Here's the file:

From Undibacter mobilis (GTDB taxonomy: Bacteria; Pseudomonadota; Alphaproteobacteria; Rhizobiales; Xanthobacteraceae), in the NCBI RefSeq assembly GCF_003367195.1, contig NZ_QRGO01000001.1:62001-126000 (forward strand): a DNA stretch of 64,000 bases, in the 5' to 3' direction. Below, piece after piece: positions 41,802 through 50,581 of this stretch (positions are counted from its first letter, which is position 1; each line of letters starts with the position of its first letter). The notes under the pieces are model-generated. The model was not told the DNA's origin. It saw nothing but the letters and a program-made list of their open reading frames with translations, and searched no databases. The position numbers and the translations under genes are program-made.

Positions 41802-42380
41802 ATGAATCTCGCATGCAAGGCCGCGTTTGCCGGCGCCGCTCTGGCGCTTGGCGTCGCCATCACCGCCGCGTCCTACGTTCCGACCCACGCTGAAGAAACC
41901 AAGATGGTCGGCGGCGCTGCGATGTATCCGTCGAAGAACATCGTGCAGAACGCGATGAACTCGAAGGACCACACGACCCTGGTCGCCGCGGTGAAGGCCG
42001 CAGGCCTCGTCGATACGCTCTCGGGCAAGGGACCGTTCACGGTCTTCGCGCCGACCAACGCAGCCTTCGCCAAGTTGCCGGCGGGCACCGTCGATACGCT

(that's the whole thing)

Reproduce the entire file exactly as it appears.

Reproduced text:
From Undibacter mobilis (GTDB taxonomy: Bacteria; Pseudomonadota; Alphaproteobacteria; Rhizobiales; Xanthobacteraceae), in the NCBI RefSeq assembly GCF_003367195.1, contig NZ_QRGO01000001.1:62001-126000 (forward strand): a DNA stretch of 64,000 bases, in the 5' to 3' direction. Below, piece after piece: positions 41,802 through 50,581 of this stretch (positions are counted from its first letter, which is position 1; each line of letters starts with the position of its first letter). The notes under the pieces are model-generated. The model was not told the DNA's origin. It saw nothing but the letters and a program-made list of their open reading frames with translations, and searched no databases. The position numbers and the translations under genes are program-made.

Positions 41802-42380
41802 ATGAATCTCGCATGCAAGGCCGCGTTTGCCGGCGCCGCTCTGGCGCTTGGCGTCGCCATCACCGCCGCGTCCTACGTTCCGACCCACGCTGAAGAAACC
41901 AAGATGGTCGGCGGCGCTGCGATGTATCCGTCGAAGAACATCGTGCAGAACGCGATGAACTCGAAGGACCACACGACCCTGGTCGCCGCGGTGAAGGCCG
42001 CAGGCCTCGTCGATACGCTCTCGGGCAAGGGACCGTTCACGGTCTTCGCGCCGACCAACGCAGCCTTCGCCAAGTTGCCGGCGGGCACCGTCGATACGCT